This is one of those times where something so moves me (yes, tears in my eyes) that I head right over here and put forth my thoughts, not really caring if they make sense to anyone else, if there are typos, or what others think, but just feeling the intense need to put them out there.
I’d been battling with the IRS today which has emotions on a high level already, so opted to get my mind off things by catching up with email, Twitter, etc. Finally decided to truly chill and turn off the computer to relax with the poochie. No sooner had I done so than I get a call from my mom letting me know my “boyfriend” had died. That “boyfriend” being the incredible Walter Cronkite. (My “boyfriends” were the likes of Walter, Charles Kuralt, and Tim Russert. These were men of intelligence, compassion, wit, and humor. Men I had an “intelligence crush” on, not the other type.)
Walter Cronkite was such a huge part of my life, as he was for so many others, with all of us growing up as I did, sitting in front off the TV with his nightly sign off “And that’s the way it is.” This is a man I trusted, a man whose every word I believed, a man who was right up there with my grampa Nick. Yes, I idolized them both. These were men who you felt would protect you, be honest with you, NEVER lie to you, and would always help guide you. While that sounds like something someone would naturally expect from a grandfather, is it something you’d expect someone to feel about a man she only knew from the television?
What was it about Walter that made me trust him so? Is it just that as someone born in 1962, he WAS the man I knew as the purveyor of news, when in those years news equaled truth? When doctors, teachers, and government officials were all people you automatically respected? (Remember I was young then, and didn’t know any better.) Was it the calm, measured, yet heartfelt way in which he shared the news with us that somehow comforted me? And why is it that there is so much from those younger years I don’t necessarily remember in detail, but I do remember the overwhelming feeling of “comfort” and “safety” when Walter was involved? I’m not sure the answers to those questions, although I’m sure someone could psychoanalyze them for me…please don’t. I’ll choose to keep them, since so many of our childhood memories are discarded to the “here’s what the reality was” box as we grow older.
I had the good fortune to actually meet Mr. Cronkite when I lived in Los Angeles, circa 1997, at a book signing for “A Reporter’s Life”. I remember standing in line outside the bookstore and wondering if I’d have enough nerve to actually speak to Mr. Cronkite, or if I’d chicken out. There’s that possibility that someone you look up to so much, might somehow fall short and tumble ever-so-quickly off that pedestal upon which you’ve placed him. And what on earth could I say that countless others hadn’t already said before, time and time again. But that didn’t matter, as I physically got closer and closer to the man. There he was, just around the line and in the actual same breathing space as me. That WAS Walter Cronkite just feet from me. I just about chickened out and opted to just buy the books (one for me and one for my gram in Washington who devoured books like I devour Ben & Jerry’s ice cream) and leave, but next thing you knew it was my turn. Gulp.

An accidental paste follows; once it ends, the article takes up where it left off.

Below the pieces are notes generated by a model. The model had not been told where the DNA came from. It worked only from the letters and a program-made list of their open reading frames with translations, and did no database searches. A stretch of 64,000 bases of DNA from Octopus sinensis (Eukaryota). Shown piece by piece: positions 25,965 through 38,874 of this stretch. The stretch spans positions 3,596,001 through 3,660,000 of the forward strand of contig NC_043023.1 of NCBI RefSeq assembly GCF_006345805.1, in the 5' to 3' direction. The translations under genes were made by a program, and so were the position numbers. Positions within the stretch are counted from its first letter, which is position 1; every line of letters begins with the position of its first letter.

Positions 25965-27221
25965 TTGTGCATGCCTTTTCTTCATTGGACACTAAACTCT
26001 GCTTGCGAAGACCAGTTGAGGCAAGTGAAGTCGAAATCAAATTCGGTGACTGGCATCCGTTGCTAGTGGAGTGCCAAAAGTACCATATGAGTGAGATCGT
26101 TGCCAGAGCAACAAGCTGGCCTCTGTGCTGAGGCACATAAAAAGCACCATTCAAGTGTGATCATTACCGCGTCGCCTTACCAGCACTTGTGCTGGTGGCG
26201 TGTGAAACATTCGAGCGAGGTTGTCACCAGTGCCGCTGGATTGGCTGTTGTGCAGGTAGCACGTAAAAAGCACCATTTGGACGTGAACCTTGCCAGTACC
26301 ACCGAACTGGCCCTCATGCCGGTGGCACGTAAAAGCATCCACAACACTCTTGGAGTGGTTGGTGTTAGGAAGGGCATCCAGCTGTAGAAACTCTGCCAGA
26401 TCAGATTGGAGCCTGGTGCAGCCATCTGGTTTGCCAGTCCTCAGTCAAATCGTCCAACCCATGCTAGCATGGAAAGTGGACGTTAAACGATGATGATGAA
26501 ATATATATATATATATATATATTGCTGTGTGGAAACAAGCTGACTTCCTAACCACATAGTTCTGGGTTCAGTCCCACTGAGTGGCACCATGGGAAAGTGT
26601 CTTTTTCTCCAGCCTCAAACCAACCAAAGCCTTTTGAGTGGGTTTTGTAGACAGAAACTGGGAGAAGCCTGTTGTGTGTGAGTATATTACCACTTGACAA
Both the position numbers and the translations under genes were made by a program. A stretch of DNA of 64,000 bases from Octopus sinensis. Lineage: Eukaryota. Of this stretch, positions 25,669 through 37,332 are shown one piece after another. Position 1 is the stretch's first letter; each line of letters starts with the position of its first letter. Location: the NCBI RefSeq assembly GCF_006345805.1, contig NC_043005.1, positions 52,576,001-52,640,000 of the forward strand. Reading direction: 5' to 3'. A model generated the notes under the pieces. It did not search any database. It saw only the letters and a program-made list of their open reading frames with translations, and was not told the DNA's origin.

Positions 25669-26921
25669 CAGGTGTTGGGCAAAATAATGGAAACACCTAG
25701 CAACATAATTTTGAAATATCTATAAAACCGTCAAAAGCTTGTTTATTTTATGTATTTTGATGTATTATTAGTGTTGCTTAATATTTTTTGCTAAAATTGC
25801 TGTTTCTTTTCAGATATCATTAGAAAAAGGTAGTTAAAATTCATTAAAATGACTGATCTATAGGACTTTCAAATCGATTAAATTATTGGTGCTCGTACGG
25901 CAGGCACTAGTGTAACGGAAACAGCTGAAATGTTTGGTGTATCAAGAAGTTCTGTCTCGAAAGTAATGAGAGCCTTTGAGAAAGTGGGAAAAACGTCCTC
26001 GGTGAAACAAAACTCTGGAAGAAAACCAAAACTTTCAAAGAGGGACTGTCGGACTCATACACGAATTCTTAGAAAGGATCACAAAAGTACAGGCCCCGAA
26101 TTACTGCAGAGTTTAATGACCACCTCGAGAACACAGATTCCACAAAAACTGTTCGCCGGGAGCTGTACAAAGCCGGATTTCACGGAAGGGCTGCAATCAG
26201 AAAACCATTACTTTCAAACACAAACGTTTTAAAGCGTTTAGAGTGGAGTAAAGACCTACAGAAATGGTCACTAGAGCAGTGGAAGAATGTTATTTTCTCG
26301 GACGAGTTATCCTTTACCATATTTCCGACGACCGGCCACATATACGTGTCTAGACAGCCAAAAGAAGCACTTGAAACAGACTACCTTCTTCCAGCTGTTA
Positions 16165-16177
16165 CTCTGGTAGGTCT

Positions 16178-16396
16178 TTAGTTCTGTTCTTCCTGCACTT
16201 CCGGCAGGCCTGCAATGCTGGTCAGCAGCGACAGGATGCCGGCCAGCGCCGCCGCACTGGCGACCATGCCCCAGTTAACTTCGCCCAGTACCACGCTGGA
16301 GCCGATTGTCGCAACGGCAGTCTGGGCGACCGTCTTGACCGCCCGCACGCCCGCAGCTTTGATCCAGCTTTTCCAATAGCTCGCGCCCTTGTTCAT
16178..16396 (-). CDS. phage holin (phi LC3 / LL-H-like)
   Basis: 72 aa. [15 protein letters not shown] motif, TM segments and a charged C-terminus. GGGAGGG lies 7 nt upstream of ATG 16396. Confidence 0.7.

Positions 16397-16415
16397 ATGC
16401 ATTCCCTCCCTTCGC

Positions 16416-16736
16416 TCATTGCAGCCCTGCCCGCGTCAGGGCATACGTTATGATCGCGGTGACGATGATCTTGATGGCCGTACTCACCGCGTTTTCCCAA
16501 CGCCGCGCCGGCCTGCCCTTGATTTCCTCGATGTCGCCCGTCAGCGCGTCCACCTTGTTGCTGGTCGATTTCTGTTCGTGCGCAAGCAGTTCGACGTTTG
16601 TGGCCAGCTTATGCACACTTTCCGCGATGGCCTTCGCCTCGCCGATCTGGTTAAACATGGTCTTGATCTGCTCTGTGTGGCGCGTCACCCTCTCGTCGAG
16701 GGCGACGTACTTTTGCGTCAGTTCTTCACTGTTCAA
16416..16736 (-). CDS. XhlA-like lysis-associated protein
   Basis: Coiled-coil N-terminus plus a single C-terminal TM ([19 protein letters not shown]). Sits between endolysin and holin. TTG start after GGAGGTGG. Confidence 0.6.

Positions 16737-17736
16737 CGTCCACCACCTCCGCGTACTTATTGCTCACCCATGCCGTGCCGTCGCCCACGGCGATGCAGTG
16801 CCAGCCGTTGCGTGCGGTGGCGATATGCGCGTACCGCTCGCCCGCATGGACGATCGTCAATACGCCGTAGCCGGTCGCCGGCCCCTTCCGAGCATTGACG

Honestly, I don’t remember exactly what I rambled about at first, but what I do vividly recall was eventually telling him how I’d grown up sitting in front of the TV for that evening newscast, not complete until he closed with “And that’s the way it is.” I told him after now having met him, I would be able to retell the story to my friends and family and say “And that’s the way it is (was).” It was then that this icon, this man with the kindest eyes, the most gentle looking wrinkles in his skin, with the perfect white hair, took my hand in his unbelievably soft hands (I honestly have never forgotten how soft his hands were!), looked right into my eyes and said, “And I’ll remember this as the night I met you.” Walter ‘freaking’ Cronkite said that to ME! Suddenly time stopped, and actually went backward; I became that little girl from my youth, looking into the face of the man on TV, telling me of the happenings of the world. But for that moment, on that particular night, I was the news Walter was talking about and I was “the way it is” for Walter Cronkite and me.
Thank you for that moment, Mr. Cronkite. For the memory that has never left my heart or my mind, and for the important part you played in my life and the lives of so many others. For that we are eternally thankful and immensely grateful for having grown up in a time where we had a man such as yourself, to guide us as a beacon of truth and integrity; a man who carried on those traits his entire life. I cannot imagine us ever having such a role model again. RIP Mr. Cronkite.
ADDED: CBS Special News Report
Cronkite: In His Own Words
BBC: US TV News Legend Cronkite Dies
CBS: CBS Legend Walter Cronkite Dies
CNN: Former CBS anchor ‘Uncle Walter’ Cronkite dead at 92
Los Angeles Times: OBITUARIES
Walter Cronkite, longtime CBS anchorman, dies at 92
MSNBC: Former CBS News anchor Walter Cronkite dies
Journalist reported moon landing, assassinations of JFK and MLK
The Daily Beast: Walter Cronkite 1916-2009
The Nation: Walter Cronkite: Definitional Journalist Saw Big Media’s Flaws